Natural England Chair responds to Landscapes Review

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On Saturday 21 September, Defra published the Landscapes Review into the running of England’s National Parks and Areas of Outstanding Natural Beauty. The independent review was led by Julian Glover and called for ‘bold action’ to make the country’s landscapes greener, more beautiful and accessible to everyone. It also praised the brilliant work which has been done to maintain the beauty of places such as the Lake District, Exmoor and the Dorset coast.

There was widespread positive media coverage on Saturday including in The Daily Telegraph, The Sun, The i, The Daily Mail, and The Guardian along with BBC Breakfast, Sky News and the Today Programme.

Coverage focused on the review’s call for increasing access for everyone to designated landscapes, as well as the recommendation that every pupil should spend a night in one of these special landscapes to ensure young people remain in touch with nature.

Responding to the report, Tony Juniper, Chair of Natural England which is the government’s statutory landscape adviser, said:

 “We very much welcome the Glover Review and its core message that our national parks and AONBs should be the very backbone of the new Nature Recovery Network that we are working to build. These are the places that often spring to mind when people think about enjoying the natural world and by making them richer in wildlife as well as more accessible we can help people from all walks of life experience their inspirational beauty.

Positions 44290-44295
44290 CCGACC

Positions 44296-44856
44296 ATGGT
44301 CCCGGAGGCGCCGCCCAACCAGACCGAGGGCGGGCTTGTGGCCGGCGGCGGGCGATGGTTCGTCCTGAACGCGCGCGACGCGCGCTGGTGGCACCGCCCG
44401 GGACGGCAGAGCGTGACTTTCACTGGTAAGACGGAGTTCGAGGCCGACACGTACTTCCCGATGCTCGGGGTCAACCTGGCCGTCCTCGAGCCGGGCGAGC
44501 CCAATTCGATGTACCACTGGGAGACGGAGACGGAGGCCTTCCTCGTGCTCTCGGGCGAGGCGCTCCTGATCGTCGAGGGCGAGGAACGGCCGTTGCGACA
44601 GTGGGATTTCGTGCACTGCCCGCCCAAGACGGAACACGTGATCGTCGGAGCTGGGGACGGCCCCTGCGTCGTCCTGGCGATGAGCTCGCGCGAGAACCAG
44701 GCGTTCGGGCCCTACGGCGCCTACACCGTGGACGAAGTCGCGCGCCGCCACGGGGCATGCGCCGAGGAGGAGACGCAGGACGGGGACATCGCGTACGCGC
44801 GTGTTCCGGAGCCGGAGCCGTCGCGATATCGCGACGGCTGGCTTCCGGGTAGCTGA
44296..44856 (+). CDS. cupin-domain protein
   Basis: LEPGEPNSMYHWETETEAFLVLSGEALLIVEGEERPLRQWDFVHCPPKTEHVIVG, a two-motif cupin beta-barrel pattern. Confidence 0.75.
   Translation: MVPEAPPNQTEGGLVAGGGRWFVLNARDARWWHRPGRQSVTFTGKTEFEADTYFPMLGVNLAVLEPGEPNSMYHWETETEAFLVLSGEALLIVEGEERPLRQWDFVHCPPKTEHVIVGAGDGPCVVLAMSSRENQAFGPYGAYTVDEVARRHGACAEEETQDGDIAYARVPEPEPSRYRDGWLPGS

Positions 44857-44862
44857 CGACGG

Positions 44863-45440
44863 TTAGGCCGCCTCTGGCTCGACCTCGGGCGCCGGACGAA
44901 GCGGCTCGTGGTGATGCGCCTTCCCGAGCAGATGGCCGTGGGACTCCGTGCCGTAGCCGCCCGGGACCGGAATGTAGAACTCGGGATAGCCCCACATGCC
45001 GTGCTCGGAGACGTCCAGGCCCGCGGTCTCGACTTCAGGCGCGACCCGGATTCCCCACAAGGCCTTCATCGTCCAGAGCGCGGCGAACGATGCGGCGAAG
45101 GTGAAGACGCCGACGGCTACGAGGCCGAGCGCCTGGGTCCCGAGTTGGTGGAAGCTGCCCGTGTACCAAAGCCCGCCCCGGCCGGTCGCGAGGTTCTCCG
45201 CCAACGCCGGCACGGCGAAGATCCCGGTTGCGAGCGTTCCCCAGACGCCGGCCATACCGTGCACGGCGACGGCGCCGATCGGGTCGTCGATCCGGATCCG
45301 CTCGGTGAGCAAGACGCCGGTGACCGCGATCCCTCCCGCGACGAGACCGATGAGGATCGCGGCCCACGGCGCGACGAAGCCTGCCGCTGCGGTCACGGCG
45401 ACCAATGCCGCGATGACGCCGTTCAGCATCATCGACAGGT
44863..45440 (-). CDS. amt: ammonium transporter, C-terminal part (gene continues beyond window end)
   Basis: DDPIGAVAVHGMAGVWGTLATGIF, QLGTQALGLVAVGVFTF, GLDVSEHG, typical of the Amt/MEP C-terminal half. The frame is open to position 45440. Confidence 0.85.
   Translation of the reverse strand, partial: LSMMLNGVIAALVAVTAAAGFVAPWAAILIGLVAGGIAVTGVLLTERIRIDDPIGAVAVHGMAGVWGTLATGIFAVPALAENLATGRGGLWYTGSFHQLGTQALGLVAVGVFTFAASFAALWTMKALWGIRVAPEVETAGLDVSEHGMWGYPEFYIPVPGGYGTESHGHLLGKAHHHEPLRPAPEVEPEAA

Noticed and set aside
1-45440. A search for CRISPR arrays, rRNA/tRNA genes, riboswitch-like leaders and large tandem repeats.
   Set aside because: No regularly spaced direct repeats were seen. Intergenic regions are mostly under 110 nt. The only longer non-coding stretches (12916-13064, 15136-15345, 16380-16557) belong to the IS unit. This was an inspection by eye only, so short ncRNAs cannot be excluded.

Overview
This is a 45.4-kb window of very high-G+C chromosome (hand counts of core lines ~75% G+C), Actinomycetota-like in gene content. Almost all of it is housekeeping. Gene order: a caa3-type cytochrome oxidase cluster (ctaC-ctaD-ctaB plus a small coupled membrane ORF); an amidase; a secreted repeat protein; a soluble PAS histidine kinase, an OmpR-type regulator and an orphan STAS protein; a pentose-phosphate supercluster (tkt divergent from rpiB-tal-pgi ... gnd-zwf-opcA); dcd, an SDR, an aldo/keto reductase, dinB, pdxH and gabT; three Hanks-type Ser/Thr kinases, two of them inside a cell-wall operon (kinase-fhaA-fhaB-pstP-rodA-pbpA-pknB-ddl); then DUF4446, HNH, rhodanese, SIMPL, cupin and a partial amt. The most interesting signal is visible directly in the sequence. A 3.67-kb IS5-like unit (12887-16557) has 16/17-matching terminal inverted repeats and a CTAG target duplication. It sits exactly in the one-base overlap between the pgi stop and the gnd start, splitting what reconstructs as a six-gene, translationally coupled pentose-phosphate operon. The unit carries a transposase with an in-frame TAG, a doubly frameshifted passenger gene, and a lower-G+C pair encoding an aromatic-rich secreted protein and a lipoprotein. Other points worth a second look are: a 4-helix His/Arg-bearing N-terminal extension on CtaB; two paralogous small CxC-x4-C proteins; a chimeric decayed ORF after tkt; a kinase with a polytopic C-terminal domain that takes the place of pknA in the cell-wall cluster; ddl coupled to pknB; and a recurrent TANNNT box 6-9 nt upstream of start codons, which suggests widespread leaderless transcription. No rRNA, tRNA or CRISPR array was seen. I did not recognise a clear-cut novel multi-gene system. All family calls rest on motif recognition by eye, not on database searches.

“The report also raises concerns about the process of designating national landscapes. We share these concerns and have taken steps in recent years to streamline the system where possible, in the context of budget difficulties that lead us to do far less than we would like to.”

The Department for the Environment, Food and Rural Affairs, which commissioned the review, will now consider the recommendations and set out its response in due course.

Further information on designated landscapes, including how to visit one, can be found on the Natural England website.

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